WOW ~ Word of the Week ~ Rosy Gills

WOW ~ Word of the Week ~ Rosy Gills

I’m not a preachy person, but no matter your political, religious, or cause-of-the-month persuasion, it’s hard to deny we live in risky times. I’m not going to debate anything, so don’t even waste your time getting revved up, but as of my writing this post, 50.1 million Americans and 120 million earthlings are fully vaccinated against C19.

That makes me smile.

Something else that makes me smile is researching Georgian and Regency fashion, and I started to notice a pattern when virtually strolling through the National Portrait Gallery: rosy cheeks. Such color on the face of my son has always indicated fever, but back in the day it meant the epitome of health, wealth, and general good living.

My favorite discoveries are the final two portraits that I’ll share. The artist reveals an entire story in one captured sitting, with possibly the addition of a deft hand of wry humor?

I hope you can find something that makes you smile this week.

Rosy Gills

One with a sanguine or fresh-coloured countenance.

Not impressed that she’s being painted by Sir Thomas:

Caroline Amelia Elizabeth of Brunswick by Sir Thomas Lawrence, 1804, Primary Collection, National Portrait Gallery UK.

Her life reads a bit like a plot from Outlander. You should learn about Flora Macdonald.

Flora Macdonald by Richard Wilson, 1747, Primary Collection, National Portrait Gallery UK.

Lord Sassy Sandwich, if you please.

John Montagu, 4th Earl of Sandwich by Joseph Highmore, 1740, Primary Collection, National Portrait Gallery UK.

The set of her mouth is exactly what I’d expect to see on the author of A Vindication of the Rights of Woman. Putting up with life one person at a time.

Mary Wolstonecraft by John Opie, circa 1797, Primary Collection, National Portrait Gallery UK.

Bonnie, indeed.

Prince Charles Edward Stuart by Louis Gabriel Blanchet, 1738, Primary Collection, National Portrait Gallery UK.

“You know you want to know what the key is for, dahling.”

Sarah Churchill (née Jenyns (Jennings)), Duchess of Marlborough after Sir Godfrey Kneller, Bt, circa 1702, Primary Collection, National Portrait Gallery UK.

A “riddle wrapped in a mystery inside an enigma.”

Sarah Siddons (née Kemble) by Gilbert Stuart, 1787, Primary Collection, National Portrait Gallery UK.

And my favorites…

“Papa, dolly needs a kiss.”

“Must both of us be present at the same time for this portrait?”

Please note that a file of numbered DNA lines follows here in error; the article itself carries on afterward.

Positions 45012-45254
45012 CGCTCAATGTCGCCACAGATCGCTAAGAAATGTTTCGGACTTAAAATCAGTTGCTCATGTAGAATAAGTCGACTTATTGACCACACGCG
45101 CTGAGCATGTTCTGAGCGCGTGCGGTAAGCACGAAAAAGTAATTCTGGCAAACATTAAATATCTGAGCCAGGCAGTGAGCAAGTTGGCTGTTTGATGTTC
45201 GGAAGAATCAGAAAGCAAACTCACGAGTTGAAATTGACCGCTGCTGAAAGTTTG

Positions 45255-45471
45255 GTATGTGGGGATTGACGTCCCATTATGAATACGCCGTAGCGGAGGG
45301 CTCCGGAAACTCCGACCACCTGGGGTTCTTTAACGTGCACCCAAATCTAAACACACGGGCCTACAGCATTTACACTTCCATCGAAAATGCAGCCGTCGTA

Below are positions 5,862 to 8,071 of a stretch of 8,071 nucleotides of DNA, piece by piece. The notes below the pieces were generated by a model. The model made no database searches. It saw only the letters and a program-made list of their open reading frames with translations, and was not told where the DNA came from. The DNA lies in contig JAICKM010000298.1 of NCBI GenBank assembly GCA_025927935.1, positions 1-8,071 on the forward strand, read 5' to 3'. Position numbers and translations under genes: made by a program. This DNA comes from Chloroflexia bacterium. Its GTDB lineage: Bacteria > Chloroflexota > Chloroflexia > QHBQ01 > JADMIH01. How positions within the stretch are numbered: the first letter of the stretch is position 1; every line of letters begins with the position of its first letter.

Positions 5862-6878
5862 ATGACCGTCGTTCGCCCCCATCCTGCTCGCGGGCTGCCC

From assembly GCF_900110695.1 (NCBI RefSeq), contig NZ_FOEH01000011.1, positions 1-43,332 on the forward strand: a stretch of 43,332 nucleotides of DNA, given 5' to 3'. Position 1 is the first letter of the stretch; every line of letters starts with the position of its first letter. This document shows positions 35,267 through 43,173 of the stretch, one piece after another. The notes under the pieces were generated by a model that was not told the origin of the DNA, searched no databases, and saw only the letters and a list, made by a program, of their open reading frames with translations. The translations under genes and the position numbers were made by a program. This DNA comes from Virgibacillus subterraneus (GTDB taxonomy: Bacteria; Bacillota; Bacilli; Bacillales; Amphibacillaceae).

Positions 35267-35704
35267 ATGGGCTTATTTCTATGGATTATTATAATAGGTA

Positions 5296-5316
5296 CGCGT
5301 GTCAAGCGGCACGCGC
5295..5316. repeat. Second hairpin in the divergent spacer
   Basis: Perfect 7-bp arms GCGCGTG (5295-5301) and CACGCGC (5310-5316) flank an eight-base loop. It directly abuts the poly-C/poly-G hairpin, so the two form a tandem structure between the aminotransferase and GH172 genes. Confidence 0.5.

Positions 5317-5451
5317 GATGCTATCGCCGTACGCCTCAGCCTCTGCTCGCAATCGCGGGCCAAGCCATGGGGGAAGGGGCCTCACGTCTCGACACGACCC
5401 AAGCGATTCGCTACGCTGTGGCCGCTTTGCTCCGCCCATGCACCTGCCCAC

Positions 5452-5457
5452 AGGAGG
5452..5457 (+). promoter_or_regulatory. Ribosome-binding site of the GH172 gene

Christopher Anstey With His Daughter by William Hoare, circa 1775, Primary Collection, National Portrait Gallery UK.

“Do you have the megrim?”

“I have the husband.”*

*They were actually very happily married, by all accounts.

David Garrick; Eva Maria Garrick (née Veigel) by Sir Joshua Reynolds, 1772-1773, Primary Collection, National Portrait Gallery UK.

WOW ~ Word of the Week ~ Sugar Sops

WOW ~ Word of the Week ~ Sugar Sops

Much ado has been made of pandemic baking. According to yesterday’s CBS Sunday Morning here in the States, worldwide vanilla consumption has risen over 300% because of it. Good thing I decided to try my hand at making my own in February this year, although I did choose bourbon rather than vodka as my base. My vanilla has a definite kick body blow to it. My taste-testers have not been complaining, however.

Let’s talk 19th Century baking this week.

Sugar Sops

Toasted bread soked [sic] in ale, sweetened with sugar, and grated nutmeg: it is eaten with cheese.

English Muffins

Mix two pounds of flour with two eggs, two ounces of butter melted in a pint of milk and four or five spoonfuls of yeast; beat it thoroughly, and set it to rise two or three hours. Bake on a hot hearth, in flat cakes. When done on one side turn them.

Mrs. Rundell, A New System of Domestic Cookery, 1806

Sponge Cake

Take a lb of fine flour well dried. Then take a lb of butter and work it very well with your hands till it is soft. Then work into it half a pound of sugar. Then take 12 eggs putting away half the whites, then work them also into your butter and sugar. Then strew your flour into your butter, sugar and eggs, by little and little, till all be in, then strew in 2 oz of caraway seeds. Butter your pan and bake it in a quiet oven, – an hour and a half will bake it.

Martha Lloyd’s Household Book

Hot Cross Buns

To make Hot Cross Buns put two pounds and a half of fine flour into a wooden bowl, and set it before the fire to warm; then add half a pound of sifted sugar, some coriander seed, cinnamon and mace powdered fine; melt half a pound of butter in half a pint of milk; when it is as warm as it can bear the finger, mix with it three table spoonsful of very thick yeast, and a little salt; put it to the flour, mix it to a paste, and make the buns as directed in the above receipt … [for common buns … make it into buns, put them on a tin, set them before the fire for a quarter of an hour, cover over with flannel, then brush them with very warm milk, and bake them of a nice brown in a moderate oven] put a cross on the top, not very deep.

Five Thousand Receipts, Colin MacKenzie, 1825

Jane Austen’s Bread Pudding